For specific information as to which ASCII  characters are included
 in these classes, see ctype(3) and related

     [=equiv=]  Represents all characters or collating  (sorting)
elements belonging
  to  the same equivalence class as equiv.
If there is a
                secondary ordering within the equivalence  class,
the characters
  are  ordered in ascending sequence.  Otherwise, they are
                ordered after their encoded values.   An  example
of an equivalence
 class might be ``c'' and ``ch'' in Spanish;
English has
                no equivalence classes.

     [#*n]      Represents n repeated occurrences of the  character represented
                by  #.  This expression is only valid when it occurs in
                string2.  If n is omitted or is zero,  it  is  be
interpreted as
                large  enough  to  extend string2 sequence to the
length of
                string1.  If n has a leading zero, it  is  interpreted as an octal
 value; otherwise, it's interpreted as a decimal value.

     The tr utility exits 0 on success or  >0  if  an  error  occurred.

EXAMPLES    [Toc]    [Back]

     The following examples are shown as given to the shell:

     Create  a  list of the words in file1, one per line, where a
word is taken
     to be a maximal string of letters.

           $ tr -cs "[:alpha:]" "0 < file1

     Translate the contents of file1 to upper-case.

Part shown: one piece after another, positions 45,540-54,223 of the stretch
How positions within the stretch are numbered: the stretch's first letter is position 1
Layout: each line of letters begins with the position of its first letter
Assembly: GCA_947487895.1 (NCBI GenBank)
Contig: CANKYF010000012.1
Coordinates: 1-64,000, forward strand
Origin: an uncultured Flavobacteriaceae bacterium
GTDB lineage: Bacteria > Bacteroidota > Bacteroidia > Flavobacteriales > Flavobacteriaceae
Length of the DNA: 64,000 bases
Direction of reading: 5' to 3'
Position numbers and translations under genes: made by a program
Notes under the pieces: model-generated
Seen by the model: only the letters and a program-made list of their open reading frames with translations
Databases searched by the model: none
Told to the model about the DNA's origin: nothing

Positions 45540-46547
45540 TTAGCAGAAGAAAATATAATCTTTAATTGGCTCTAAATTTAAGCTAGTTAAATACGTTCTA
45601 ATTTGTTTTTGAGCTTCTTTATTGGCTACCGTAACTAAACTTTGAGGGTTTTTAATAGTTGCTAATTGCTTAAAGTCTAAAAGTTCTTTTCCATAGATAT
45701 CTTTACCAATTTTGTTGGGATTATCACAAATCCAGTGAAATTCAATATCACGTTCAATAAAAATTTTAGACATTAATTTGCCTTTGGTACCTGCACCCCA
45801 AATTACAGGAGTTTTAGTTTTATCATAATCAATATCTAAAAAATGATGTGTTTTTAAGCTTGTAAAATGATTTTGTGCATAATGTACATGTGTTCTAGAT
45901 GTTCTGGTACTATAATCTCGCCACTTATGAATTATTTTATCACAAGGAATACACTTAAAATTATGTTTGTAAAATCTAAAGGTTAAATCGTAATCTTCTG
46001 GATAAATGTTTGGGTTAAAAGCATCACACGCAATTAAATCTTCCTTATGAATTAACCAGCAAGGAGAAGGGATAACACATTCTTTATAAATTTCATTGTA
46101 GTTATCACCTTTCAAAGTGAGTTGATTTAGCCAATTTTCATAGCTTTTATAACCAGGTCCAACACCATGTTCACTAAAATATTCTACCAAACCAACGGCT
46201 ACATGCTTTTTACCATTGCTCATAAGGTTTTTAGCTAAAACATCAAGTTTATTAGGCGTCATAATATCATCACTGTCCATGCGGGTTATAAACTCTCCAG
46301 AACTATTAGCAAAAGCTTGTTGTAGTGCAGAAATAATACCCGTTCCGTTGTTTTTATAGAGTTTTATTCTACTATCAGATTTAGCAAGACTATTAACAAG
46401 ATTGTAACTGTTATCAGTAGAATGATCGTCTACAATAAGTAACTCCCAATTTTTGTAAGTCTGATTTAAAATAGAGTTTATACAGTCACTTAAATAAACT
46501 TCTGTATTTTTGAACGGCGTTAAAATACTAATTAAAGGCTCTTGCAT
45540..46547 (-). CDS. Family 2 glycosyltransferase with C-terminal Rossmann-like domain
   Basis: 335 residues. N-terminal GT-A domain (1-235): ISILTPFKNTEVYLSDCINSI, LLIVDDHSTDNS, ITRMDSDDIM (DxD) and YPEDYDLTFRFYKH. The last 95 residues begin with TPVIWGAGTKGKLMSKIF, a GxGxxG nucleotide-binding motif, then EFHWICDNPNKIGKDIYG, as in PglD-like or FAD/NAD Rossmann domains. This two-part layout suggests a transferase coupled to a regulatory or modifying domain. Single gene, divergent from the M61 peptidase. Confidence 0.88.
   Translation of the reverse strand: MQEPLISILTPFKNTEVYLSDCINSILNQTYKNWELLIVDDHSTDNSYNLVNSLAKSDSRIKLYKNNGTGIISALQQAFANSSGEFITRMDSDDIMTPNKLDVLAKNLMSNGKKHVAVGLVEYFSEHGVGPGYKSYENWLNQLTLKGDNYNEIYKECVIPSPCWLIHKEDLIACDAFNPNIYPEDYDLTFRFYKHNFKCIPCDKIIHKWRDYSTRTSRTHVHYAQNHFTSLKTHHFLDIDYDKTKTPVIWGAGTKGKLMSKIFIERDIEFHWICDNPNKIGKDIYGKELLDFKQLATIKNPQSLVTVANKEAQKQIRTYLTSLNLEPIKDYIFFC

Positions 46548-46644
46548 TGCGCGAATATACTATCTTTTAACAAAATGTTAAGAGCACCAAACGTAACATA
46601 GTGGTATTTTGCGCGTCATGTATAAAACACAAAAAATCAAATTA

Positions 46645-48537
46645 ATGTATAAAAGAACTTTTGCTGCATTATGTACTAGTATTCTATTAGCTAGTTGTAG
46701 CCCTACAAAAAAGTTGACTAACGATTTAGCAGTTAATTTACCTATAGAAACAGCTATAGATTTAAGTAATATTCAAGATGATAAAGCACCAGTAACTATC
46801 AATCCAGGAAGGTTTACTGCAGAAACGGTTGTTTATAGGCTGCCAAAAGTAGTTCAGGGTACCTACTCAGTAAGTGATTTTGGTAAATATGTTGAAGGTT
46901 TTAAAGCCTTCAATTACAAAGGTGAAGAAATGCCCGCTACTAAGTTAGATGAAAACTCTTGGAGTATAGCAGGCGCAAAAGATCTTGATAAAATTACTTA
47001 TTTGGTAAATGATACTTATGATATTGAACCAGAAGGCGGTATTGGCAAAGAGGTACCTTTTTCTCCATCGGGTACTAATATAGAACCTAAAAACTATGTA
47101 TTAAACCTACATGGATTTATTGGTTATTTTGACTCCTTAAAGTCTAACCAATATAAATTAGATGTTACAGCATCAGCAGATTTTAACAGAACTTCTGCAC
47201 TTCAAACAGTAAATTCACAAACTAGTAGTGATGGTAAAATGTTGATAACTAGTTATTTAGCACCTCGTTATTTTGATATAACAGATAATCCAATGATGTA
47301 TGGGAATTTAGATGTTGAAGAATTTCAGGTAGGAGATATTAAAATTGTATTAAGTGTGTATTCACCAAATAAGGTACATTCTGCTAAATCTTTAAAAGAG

$ tr "[:lower:]" "[:upper:]" < file1

     Strip out non-printable characters from file1.

           $ tr -cd "[:print:]" < file1

SEE ALSO    [Toc]    [Back]


STANDARDS    [Toc]    [Back]

     System V has historically implemented character ranges using
the syntax
     ``[c-c]'' instead of the ``c-c'' used by historic BSD implementations and
     standardized by POSIX.  System V shell scripts  should  work
under this implementation
  as long as the range is intended to map in another range,
     i.e., the command ``tr [a-z] [A-Z]'' will work  as  it  will
map the ``[''
     character  in  string1  to  the  ``['' character in string2.
However, if the
     shell script is deleting or squeezing characters as  in  the
     ``tr  -d [a-z]'', the characters ``['' and ``]'' will be included in the
     deletion or compression list, which would not have  happened
under an historic
  System  V  implementation.  Additionally, any scripts
that depended
     on the sequence ``a-z'' to represent  the  three  characters
``a'', ``-'',
     and ``z'' will have to be rewritten as ``a-z''.

     The  tr utility has historically not permitted the manipulation of NUL
     bytes in its input and,  additionally,  has  stripped  NUL's
from its input
     stream.   This implementation has removed this behavior as a

     The tr utility has historically been extremely forgiving  of
syntax errors:
 for example, the -c and -s options were ignored unless
two strings
     were specified.  This implementation will not permit illegal

     The   tr   utility   is  expected  to  be  IEEE  Std  1003.2
(``POSIX.2'') compatible.
  It should be noted that the feature wherein  the  last
character of
     string2  is  duplicated  if string2 has less characters than
string1 is permitted
 by POSIX but is not required.  Shell scripts attempting to be
     portable to other POSIX systems should use the ``[#*]'' convention instead
 of relying on this behavior.

OpenBSD      3.6                           June      6,      1993
[ Back ]